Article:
woodentrainset Mon 08-Oct-12 14:40:51

Thanks MouMou - it should be easy eh but it is so difficult, especially as you can feel like a 6 year old again when trying to deal with it all.

MouMouCow Mon 08-Oct-12 14:44:21

You know, there's a saying in French that goes:" only the truth hurts"...And it might be a shock for her to hear the real you and come face to face with your real feelings, but if you do want a long term relationship with your DM and you want your DC to know her too, then the truth needs to come out at some point, delaying it won't help anyone.

woodentrainset Mon 08-Oct-12 14:52:05

I think I know you are right. I guess I am terrified that she will end up in hospital or even that she'll take her own life and it will be because I told the truth - that is actually why i feel so bad. Maybe lying allowed everyone to exist in a dysfunctional but steady status quo and I should have carried on doing that.

CogitoErgoSometimes Mon 08-Oct-12 15:55:11

The only times I have ever regretted an encounter with a difficult person have been when I've pulled my punches. Leads to a long period of self-recrimination for being cowardly. By contrast, whenever I've had the courage to say it straight, I've never regretted one word because I know I've been true to myself. Whatever the consequences, I can live with that. Whatever happens in your situation, I believe you'll be able to as well.

With parents you can easily feel like a six year-old when you cross the line and take up the mantle. It's what I mean about the power balance. Once you've started the process, however, it makes the next time a little easier.

badtime Mon 08-Oct-12 17:05:04

Your mother sounds something like mine, but a bit worse. The difference may be that I started standing up to my mum a while ago (over a decade). It took some time, but since then she has cut down on her drinking, received treatment for depression and generally done some growing up.
You should not turn a blind eye - by forcing her to acknowledge her behaviour, you are helping her. Pull her up on everything, and if she throws a tantrum, treat her like you would a tantrumming child (ignore rather than sweeties, I would hope). Think of her behaviour as being childish; don't assume she is the adult just because she is older. It might, over time, show her how to behave like an adult.

Don't expect her to thank you for it, or even recognise that you had a part in it, though.

woodentrainset Mon 08-Oct-12 19:25:34

Thank you both - very good points, especially re being true to yourself and that in some way I am helping her but should expect no thanks.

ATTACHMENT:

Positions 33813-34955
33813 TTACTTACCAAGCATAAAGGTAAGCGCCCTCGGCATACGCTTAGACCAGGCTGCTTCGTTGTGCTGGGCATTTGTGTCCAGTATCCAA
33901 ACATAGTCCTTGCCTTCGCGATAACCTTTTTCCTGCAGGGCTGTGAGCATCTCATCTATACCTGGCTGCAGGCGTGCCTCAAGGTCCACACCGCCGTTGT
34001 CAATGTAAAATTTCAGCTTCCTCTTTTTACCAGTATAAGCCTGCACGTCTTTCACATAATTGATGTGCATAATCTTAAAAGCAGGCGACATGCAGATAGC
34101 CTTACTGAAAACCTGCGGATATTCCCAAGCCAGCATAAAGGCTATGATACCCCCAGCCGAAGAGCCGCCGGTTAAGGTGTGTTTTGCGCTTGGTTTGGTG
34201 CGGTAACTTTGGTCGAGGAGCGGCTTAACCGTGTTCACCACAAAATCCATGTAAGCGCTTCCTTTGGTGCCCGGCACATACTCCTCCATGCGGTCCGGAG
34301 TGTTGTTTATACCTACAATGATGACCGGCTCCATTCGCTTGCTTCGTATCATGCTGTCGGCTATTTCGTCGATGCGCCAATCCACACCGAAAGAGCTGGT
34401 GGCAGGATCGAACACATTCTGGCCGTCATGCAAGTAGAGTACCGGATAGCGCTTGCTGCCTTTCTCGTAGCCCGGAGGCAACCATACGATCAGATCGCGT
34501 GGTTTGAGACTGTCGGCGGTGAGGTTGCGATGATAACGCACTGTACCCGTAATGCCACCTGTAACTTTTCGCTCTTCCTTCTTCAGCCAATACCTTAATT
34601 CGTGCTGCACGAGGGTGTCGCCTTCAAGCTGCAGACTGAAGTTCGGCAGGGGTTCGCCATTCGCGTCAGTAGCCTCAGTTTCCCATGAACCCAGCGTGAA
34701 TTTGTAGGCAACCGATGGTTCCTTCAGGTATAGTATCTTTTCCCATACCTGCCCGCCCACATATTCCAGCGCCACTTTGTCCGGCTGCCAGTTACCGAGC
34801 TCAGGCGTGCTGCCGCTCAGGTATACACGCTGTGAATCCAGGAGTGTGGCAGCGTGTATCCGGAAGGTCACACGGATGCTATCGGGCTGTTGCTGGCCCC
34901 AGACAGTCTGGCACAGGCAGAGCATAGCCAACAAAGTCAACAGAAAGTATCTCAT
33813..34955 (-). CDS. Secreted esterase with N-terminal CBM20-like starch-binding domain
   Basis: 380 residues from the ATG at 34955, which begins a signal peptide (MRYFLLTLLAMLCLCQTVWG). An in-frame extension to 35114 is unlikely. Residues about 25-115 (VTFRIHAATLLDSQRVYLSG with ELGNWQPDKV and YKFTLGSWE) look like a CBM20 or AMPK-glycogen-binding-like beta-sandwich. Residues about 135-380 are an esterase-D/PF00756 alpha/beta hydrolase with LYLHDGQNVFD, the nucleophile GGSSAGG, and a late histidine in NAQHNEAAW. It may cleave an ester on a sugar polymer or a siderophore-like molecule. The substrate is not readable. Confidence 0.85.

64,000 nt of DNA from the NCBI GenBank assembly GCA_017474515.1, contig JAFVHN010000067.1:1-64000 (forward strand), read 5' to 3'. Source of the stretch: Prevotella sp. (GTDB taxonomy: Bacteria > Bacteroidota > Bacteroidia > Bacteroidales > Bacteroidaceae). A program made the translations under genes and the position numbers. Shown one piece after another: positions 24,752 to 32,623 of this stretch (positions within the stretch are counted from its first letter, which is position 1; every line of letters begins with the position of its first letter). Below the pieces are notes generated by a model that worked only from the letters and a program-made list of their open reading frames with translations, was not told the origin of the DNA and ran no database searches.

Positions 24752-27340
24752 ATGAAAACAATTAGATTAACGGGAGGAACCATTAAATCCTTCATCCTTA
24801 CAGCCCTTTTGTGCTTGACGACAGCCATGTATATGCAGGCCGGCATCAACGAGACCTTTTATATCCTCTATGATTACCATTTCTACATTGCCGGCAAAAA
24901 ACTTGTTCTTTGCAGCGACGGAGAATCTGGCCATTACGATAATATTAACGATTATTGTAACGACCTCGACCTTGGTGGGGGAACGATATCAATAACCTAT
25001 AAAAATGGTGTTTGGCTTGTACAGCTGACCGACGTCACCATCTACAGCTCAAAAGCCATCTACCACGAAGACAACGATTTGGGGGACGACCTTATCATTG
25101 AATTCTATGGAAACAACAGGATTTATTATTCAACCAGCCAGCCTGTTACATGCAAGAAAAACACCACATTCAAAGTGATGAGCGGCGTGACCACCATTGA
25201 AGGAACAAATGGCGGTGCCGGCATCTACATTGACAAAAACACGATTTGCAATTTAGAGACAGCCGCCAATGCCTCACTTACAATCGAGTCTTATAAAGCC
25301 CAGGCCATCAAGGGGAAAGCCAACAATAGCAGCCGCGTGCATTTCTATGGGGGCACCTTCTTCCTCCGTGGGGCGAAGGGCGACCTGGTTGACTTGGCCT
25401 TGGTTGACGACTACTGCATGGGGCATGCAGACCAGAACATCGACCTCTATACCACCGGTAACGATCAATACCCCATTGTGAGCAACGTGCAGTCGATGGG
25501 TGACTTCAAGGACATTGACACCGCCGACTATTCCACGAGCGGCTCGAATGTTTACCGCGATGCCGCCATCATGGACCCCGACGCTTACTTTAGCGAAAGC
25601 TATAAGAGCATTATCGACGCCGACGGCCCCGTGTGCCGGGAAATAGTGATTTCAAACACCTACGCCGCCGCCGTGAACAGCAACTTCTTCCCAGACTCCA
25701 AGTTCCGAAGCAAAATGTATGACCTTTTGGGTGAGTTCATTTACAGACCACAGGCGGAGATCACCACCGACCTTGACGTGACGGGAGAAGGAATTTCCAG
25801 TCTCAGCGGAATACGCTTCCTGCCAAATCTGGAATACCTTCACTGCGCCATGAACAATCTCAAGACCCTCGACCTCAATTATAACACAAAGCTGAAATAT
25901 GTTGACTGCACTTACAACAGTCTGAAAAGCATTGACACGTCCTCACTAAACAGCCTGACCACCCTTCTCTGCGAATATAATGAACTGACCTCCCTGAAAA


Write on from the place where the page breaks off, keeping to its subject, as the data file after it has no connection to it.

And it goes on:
The bit I really struggle with is that intellectually, I know this is not my fault but on an emotional level I really don't think I truly believe it - I guess that will happen after being told it is my fault for years and years but how do you get to a point where you really and truly believe it isn't your fault and can be semi-oblivious to the onslaught when it happens? Are you at that point badtimes?

badtime Tue 09-Oct-12 11:53:50

Yes I am.

It was sort of an epiphany for me - my mother was threatening to kill herself, and I started behaving as if she was making a considered, adult decision: 'Oh, if that's what you want to do. But you should probably think it through...' You could see the shock on her face, just because I wasn't taking responsibility for her behaving like a five year old. Then I kept it up.
Mum: 'Why do I bother?'
Me: 'What alternative do you have?'
Once you stop apologising for their bad behaviour, it becomes second nature.

She is still a selfish cow, though.

I was at the theatre with her fairly recently, and I had a panic attack. She started crying, and I thought that for once she was showing some empathy. Then she said 'Do you know why I'm crying? Because I'm embarrassed'.

Old me would have thought 'Oh no! I am clearly being embarrassing and I am fortunate that my mother puts up with my anxious ways (which are clearly totally my doing and nothing to do with my upbringing).'

What I actually, automatically, thought is 'Total strangers usually come up to me and ask if I need anything and if they can help. My mother's response is to a) get embarrassed; b) tell me she's embarrassed to make me feel bad; and c) nothing else, no words of comfort etc. She is not normal. She is not nice'. (actually, the word 'cunt' may have featured in my thoughts)